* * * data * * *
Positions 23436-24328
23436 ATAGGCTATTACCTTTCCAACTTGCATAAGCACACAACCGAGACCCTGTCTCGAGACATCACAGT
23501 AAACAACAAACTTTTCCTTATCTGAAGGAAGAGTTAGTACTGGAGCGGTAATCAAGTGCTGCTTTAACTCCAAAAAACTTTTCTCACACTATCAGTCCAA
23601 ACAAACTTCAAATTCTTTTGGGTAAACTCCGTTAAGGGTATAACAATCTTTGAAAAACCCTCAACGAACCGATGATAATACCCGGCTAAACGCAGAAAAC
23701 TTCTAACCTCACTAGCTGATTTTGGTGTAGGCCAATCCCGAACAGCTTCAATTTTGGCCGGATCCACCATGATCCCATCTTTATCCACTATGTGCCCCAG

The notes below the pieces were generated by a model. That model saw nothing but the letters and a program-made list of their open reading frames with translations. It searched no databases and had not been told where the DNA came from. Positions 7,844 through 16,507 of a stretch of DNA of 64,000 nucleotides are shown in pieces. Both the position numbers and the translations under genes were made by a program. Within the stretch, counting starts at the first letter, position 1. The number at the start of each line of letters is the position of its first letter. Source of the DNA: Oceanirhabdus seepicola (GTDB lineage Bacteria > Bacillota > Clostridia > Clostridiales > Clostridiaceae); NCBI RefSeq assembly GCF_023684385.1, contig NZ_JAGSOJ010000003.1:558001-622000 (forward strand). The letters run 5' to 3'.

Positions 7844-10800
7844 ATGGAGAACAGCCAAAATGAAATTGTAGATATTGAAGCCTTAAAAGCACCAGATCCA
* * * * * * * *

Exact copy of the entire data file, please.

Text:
Positions 23436-24328
23436 ATAGGCTATTACCTTTCCAACTTGCATAAGCACACAACCGAGACCCTGTCTCGAGACATCACAGT
23501 AAACAACAAACTTTTCCTTATCTGAAGGAAGAGTTAGTACTGGAGCGGTAATCAAGTGCTGCTTTAACTCCAAAAAACTTTTCTCACACTATCAGTCCAA
23601 ACAAACTTCAAATTCTTTTGGGTAAACTCCGTTAAGGGTATAACAATCTTTGAAAAACCCTCAACGAACCGATGATAATACCCGGCTAAACGCAGAAAAC
23701 TTCTAACCTCACTAGCTGATTTTGGTGTAGGCCAATCCCGAACAGCTTCAATTTTGGCCGGATCCACCATGATCCCATCTTTATCCACTATGTGCCCCAG

The notes below the pieces were generated by a model. That model saw nothing but the letters and a program-made list of their open reading frames with translations. It searched no databases and had not been told where the DNA came from. Positions 7,844 through 16,507 of a stretch of DNA of 64,000 nucleotides are shown in pieces. Both the position numbers and the translations under genes were made by a program. Within the stretch, counting starts at the first letter, position 1. The number at the start of each line of letters is the position of its first letter. Source of the DNA: Oceanirhabdus seepicola (GTDB lineage Bacteria > Bacillota > Clostridia > Clostridiales > Clostridiaceae); NCBI RefSeq assembly GCF_023684385.1, contig NZ_JAGSOJ010000003.1:558001-622000 (forward strand). The letters run 5' to 3'.

Positions 7844-10800
7844 ATGGAGAACAGCCAAAATGAAATTGTAGATATTGAAGCCTTAAAAGCACCAGATCCA